I've been a really bad boy when it comes to blogging - not only have I been lazy with my updates, I've also neglected to post anything work related. So, I finally took out the time today to write out something close to my heart nowadays - working with data on devices. Hopefully, this is the first of many such posts. Before we dive in, let's answer a few questions that some of you new to device data development might have.
I can work with data on devices?
Duh! In VS 2005, you have the whole data experience that you have on the desktop and you even have certain things that the desktop guys dont :-). By 'data experience', I mean that you get all the wizards, the designers and all the other graphical goodness that the VBData team provides for the desktop
Am I stuck to just using databases?
Nope. When I say 'data', I mean any piece of information that your program works with.In fact, all of the UI we provide in VS will work just as well if you're using a bunch of .Net objects or a webservice as your data rather than any database.
So I use Sql Server?
Well, you could write code that directly makes queries against a remote Sql Server box. However, all the cool kids use SqlMobile and you really have no excuse not to.
Umm..what is Sql Mobile?
Sql Mobile is a super-lightweight, in-proc database that runs on devices.1.The key phrase for me personally is 'in-proc'. This means that there is no IPC involved and as a result, performance is blindingly fast. You can find out more on the official SqlMobile page.
A database on a device? You're kidding me
Nope. Cross my heart and hope to die and all that jazz. :-)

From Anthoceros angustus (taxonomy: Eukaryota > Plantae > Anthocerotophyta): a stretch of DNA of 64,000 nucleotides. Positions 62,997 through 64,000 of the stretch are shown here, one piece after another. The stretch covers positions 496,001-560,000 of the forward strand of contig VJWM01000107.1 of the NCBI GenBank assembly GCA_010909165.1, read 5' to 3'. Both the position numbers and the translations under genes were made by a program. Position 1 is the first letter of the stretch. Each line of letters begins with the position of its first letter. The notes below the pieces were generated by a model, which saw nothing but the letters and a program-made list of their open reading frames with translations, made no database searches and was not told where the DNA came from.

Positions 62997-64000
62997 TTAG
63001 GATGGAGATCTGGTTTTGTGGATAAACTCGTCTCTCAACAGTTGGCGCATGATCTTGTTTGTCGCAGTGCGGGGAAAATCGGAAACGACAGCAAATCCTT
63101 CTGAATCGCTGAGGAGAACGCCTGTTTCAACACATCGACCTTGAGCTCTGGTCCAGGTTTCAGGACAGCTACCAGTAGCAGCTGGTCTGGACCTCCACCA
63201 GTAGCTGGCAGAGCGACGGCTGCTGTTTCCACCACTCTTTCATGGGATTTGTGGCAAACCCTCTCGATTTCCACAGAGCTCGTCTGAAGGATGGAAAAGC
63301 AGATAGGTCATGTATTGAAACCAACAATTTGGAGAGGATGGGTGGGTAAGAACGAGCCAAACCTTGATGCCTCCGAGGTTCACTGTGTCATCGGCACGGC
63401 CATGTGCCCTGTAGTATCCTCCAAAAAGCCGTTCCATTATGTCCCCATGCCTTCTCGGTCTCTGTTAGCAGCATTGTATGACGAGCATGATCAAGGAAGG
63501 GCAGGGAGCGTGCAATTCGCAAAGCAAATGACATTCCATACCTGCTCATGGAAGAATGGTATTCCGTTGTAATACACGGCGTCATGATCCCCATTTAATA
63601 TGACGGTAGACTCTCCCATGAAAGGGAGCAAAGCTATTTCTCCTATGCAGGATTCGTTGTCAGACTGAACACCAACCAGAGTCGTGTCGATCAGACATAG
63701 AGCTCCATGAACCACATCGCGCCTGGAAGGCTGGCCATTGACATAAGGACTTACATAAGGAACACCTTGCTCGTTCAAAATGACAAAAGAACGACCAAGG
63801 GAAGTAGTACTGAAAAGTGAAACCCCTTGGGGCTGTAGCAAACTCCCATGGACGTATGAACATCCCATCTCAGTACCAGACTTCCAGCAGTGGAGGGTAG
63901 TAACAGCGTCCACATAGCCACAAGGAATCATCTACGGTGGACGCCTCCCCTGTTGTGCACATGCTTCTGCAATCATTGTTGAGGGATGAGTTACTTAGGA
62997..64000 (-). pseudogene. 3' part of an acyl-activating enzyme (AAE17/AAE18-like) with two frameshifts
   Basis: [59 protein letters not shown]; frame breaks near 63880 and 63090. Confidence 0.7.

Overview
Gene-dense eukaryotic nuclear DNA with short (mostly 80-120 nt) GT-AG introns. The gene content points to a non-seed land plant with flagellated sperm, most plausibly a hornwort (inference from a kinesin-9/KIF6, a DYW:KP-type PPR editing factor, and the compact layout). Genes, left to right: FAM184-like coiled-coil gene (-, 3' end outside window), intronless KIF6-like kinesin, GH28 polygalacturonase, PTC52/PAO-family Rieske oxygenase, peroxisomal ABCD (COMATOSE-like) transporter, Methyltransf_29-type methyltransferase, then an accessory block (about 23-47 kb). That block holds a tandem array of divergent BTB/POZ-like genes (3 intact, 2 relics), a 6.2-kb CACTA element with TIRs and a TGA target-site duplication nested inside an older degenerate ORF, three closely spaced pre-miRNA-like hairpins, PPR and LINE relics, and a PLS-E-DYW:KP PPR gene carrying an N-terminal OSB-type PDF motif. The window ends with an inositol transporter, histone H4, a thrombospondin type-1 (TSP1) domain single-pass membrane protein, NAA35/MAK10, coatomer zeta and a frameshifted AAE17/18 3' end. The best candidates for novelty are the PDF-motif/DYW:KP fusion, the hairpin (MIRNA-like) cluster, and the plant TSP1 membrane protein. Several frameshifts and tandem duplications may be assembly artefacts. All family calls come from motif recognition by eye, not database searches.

But why do I need a database on a device?
Well, for the same reasons you need a database on the desktop :-). Seriously though, SqlMobile is most frequently used as a 'local data store' where a subset of the data on SqlServer is pulled down to the device. You have 2 mechanisms to make SqlMobile stay in sync with SqlServer - merge replication and RDA2.
Let's say you're a big cola company and you want to keep track of all your trucks. You would use code against SqlMobile and let the truck drivers sync data before and after their shifts. That way, though they don't have any connectivity, they still have access to all the data they need. However, that's just scratching the surface of what you can do with SqlMobile.
So how do I program against SqlMobile?
Using Ado.Net of course! SqlMobile has its own provider and lets you use DataSets, DataReaders and all the other usual suspects in the Ado.Net family. And apart from this, it supports something spectacularly cool called ResultSets. I'll blog about that next.
Can I see more?
Yup! Stay tuned...